The Kindness Project: The Power of a Note
Too often kindness is relegated to a random act performed only when we’re feeling good. But an even greater kindness (to ourselves and others) occurs when we reach out even when we aren’t feeling entirely whole. It’s not easy, and no one is perfect. But we’ve decided it’s not impossible to brighten the world one smile, one kind word, one blog post at a time. To that end, a few of us writers have established The Kindness Project, starting with a series of inspirational posts. We post the second Wednesday of every month. Want to join us? Grab our button and spread a little kindness.
I don’t remember the exact words and, sadly, I can barely remember the names of the two girl who left the note on my car, but I do remember the little folded paper and how it felt to know someone had noticed–that someone cared.
I’d had a terrible day, which happened all too frequently for me during high school. Even being appointed a student body officer for senior year didn’t seem to cure my awkwardness around people my age, the family crap consistently hitting the fan at home, and my growing loneliness based on both of the previous items. I think teachers might have suspected, but no one ever said anything.
My report card was lined with the letter A, all neatly lined up one after another. Surely that meant I was ok, right? I used to think so too.
But that day, two girls had noticed. In hindsight, they’d probably seen it all along.
I remember hiking to the I-think-I-can-van, not sure whether I’d been changing out spark plugs to get the thing started or making the even longer hike home when nothing worked. I was tired, beat down, and ready to give up. Life was hard. High school was even harder. I wish I knew how to fit in with all those kids, but when you don’t feel comfortable in your own skin, how in the world do you feel comfortable with anyone else?
I flopped into the driver’s seat and leaned my head against the wheel. Sigh. When I looked up, I noticed the folded piece of paper stuck under my windshield wiper. I opened the door and reached around for the note and then sat back in the blue captain’s chair to read whatever someone had put there.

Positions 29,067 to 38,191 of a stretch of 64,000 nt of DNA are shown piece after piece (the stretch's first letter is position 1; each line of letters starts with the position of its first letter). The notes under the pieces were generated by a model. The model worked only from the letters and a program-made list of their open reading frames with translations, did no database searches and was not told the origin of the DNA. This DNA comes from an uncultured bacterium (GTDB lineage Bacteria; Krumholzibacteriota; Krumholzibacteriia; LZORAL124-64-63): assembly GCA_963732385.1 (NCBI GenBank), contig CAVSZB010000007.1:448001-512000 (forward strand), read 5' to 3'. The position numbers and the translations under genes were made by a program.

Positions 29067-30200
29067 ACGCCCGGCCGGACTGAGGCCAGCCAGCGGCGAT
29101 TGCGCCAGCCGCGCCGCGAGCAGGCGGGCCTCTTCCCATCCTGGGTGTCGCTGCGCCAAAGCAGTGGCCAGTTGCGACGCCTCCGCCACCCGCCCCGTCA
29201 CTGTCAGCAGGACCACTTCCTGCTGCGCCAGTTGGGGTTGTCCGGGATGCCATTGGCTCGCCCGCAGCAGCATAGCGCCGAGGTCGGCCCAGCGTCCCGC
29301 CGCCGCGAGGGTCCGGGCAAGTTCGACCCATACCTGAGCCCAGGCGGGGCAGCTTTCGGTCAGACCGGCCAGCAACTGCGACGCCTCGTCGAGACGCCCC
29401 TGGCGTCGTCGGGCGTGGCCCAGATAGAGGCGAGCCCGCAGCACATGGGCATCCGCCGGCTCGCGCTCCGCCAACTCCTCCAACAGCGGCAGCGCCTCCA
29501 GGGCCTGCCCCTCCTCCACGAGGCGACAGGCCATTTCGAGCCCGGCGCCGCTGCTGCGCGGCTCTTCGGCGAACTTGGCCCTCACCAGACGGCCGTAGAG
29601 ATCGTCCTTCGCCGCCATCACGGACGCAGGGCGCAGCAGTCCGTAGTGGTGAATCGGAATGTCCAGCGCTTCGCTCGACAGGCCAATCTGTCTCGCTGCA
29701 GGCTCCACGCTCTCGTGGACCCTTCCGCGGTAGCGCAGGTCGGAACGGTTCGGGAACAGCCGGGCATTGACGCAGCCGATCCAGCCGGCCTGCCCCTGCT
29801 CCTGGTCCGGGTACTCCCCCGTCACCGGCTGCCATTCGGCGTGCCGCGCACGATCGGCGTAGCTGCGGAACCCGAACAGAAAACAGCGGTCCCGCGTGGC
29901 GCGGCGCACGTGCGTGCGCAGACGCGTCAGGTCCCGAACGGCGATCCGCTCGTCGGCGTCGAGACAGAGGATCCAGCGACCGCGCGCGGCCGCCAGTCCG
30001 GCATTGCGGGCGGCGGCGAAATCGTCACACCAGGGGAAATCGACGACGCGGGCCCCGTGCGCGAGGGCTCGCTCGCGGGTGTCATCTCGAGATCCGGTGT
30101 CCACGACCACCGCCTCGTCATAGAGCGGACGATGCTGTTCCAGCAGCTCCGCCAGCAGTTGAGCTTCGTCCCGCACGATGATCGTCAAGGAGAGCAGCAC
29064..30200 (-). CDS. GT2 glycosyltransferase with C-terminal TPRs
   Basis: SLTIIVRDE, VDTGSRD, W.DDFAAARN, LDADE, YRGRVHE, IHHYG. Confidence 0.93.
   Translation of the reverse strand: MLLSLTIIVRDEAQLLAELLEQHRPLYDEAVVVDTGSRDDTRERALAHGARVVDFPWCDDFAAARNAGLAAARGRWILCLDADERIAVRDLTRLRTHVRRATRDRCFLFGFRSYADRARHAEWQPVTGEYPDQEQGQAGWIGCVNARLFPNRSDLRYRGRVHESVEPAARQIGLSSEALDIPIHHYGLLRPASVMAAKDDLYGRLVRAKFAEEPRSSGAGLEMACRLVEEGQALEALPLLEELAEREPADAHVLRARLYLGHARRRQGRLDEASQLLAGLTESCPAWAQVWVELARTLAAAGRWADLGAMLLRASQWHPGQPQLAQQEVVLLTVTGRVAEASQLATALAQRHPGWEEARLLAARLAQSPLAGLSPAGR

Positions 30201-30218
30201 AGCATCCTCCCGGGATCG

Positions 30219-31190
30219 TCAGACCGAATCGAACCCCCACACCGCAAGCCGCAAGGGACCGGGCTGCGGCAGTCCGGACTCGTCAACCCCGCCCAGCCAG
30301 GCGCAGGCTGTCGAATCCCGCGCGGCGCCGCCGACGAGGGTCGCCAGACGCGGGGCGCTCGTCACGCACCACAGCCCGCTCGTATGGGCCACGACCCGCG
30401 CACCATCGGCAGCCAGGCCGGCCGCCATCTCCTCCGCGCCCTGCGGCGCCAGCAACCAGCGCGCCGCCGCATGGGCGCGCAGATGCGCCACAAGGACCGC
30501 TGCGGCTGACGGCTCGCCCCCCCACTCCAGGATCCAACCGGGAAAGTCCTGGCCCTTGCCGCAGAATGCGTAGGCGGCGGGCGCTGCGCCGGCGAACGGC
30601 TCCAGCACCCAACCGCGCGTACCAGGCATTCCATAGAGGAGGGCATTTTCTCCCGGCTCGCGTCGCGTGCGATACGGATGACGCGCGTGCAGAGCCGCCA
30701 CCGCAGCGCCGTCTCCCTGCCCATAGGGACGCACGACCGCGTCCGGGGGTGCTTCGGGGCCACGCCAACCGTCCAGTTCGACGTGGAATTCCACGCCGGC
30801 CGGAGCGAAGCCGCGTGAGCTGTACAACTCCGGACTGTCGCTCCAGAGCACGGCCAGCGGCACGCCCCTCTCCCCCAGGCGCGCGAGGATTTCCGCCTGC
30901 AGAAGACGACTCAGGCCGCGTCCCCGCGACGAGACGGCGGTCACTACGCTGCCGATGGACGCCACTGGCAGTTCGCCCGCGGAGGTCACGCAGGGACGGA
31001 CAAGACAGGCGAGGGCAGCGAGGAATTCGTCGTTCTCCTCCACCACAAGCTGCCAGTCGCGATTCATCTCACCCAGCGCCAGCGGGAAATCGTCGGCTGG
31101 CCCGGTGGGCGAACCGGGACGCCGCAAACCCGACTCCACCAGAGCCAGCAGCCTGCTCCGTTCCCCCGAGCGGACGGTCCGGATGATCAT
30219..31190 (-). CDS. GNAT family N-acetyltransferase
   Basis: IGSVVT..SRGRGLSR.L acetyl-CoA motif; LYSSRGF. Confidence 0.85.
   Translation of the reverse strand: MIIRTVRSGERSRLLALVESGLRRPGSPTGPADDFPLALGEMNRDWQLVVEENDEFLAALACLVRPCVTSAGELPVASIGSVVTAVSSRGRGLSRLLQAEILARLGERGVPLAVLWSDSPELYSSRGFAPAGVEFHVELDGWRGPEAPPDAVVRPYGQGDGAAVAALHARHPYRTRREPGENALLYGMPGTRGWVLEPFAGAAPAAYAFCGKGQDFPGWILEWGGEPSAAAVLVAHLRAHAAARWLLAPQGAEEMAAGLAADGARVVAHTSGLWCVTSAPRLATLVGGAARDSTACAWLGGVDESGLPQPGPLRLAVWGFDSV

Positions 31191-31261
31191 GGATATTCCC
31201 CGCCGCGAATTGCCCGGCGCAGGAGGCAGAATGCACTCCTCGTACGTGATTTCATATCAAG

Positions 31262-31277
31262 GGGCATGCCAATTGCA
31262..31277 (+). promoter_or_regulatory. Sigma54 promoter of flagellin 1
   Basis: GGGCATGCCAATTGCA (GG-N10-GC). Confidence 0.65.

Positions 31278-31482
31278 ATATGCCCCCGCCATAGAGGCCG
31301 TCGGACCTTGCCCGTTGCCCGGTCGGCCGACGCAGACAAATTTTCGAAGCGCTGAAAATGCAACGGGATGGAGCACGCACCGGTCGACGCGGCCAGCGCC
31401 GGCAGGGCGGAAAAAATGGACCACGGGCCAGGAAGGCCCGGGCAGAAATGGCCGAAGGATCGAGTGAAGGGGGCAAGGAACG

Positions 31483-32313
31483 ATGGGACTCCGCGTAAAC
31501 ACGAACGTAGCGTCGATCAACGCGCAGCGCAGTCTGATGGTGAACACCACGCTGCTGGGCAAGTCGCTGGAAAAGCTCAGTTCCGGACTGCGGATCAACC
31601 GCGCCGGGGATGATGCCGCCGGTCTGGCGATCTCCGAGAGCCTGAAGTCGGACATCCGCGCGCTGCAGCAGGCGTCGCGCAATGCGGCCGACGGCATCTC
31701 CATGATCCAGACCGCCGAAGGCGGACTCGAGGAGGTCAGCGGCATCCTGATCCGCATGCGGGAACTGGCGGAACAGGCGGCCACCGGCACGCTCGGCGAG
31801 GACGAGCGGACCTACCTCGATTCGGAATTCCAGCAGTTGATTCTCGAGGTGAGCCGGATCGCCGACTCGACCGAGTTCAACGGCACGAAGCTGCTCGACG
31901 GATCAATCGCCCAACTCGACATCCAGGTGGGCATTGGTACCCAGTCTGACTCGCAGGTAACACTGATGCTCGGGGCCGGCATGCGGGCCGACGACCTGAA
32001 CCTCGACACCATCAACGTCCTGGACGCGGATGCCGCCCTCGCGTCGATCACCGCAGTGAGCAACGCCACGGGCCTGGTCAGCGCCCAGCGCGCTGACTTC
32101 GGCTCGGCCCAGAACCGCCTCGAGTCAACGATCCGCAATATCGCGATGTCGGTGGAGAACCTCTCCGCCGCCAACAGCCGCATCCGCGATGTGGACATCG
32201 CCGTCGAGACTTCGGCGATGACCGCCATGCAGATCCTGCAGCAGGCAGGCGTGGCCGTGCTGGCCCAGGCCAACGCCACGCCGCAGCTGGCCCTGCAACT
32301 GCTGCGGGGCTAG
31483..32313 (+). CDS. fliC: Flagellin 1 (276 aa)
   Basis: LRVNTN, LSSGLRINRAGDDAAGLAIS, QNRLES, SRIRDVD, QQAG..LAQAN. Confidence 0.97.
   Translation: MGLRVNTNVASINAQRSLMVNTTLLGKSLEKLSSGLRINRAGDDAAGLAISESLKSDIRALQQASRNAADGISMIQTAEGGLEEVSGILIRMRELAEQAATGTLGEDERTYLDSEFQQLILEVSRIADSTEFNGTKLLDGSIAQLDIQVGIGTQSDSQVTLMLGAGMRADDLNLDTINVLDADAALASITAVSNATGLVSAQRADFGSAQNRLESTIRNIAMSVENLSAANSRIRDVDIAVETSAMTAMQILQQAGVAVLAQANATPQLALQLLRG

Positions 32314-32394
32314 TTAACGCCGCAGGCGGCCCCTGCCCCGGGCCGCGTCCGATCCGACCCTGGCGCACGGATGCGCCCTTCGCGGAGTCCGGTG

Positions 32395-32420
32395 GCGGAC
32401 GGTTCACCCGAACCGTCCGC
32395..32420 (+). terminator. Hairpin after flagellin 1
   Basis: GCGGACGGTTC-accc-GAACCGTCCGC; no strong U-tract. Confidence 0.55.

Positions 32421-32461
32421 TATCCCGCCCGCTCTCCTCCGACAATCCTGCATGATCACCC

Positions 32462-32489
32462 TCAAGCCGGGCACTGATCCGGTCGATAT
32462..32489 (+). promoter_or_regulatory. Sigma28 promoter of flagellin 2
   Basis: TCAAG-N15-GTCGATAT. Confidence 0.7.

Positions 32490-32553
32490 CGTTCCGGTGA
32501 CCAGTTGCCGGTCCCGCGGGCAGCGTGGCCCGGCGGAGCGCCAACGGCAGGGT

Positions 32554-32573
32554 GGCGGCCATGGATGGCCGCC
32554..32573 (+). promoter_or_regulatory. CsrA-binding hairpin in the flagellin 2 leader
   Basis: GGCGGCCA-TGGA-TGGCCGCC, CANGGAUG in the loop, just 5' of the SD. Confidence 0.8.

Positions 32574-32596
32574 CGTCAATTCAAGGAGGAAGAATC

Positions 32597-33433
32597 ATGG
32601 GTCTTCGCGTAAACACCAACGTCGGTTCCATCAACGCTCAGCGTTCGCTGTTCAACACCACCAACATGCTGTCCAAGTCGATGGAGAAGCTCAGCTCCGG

Like I said, I can’t remember the exact words. Wish I still had the note somewhere. I believe it was something along the lines of, “Hey Deb, we think you’re awesome. Thanks for being such a great person/friend/unicorn (I don’t really know). Love, Amy & Amanda.”
What I do know is that there weren’t a lot of words. Just a quick hi, you’re awesome, and someone cares, type thing. But their little note changed my world. Half a scrap of paper took me from “I’m giving up” to “I can make it one more day.” I think the positive energy even rubbed off on my van because it started up and took me home.
I smiled the whole way and into the night. I kept the note for a long time, folded into one of my journals. I pulled it out on other days that felt like the end to remind myself that I had worth and people cared about me.
I am so grateful to these two girls. Thank you Amy and Amanda! You changed my life that day through a tiny, seemingly insignificant, act of kindness. You reminded me that I had friends (despite being the mutant I felt like most of the time) and you showed me how to bless others.
You made me into a better person.
Since that time I have often left little notes for others around me. Most of the time these people are already dear to my heart, but they’ve also been random strangers. Every so often perfection rears its ugly head and I start to believe that I should make whatever I’m saying long and beautiful… perhaps handwritten on nice stationary, but then I remember the scrap paper with the quick scrawl left for me on my van that day and I realize, it doesn’t matter how the note comes, it just needs to come.
So whether through text, twitter, email, facebook, 3×5 index cards or even post-its, I write the note. I send the love. Because you never know when your quick, “Hey, was thinking of you. You are awesome!” will change someone’s life.
How have you experienced the power of a note?
Check out the blogs of other Kindness Project participants by clicking on a name below!
Erica Chapman Sara McClung
Jessica Corra Gretchen McNeil
Elizabeth Davis Rachel Mercaldo
Christa Desir Leigh Moore
Linda Ge Tracey Neithercott
Andrea Hannah Katharine Owens
Claire Hennessy Elizabeth Poole
Elana Johnson Kirthi Rao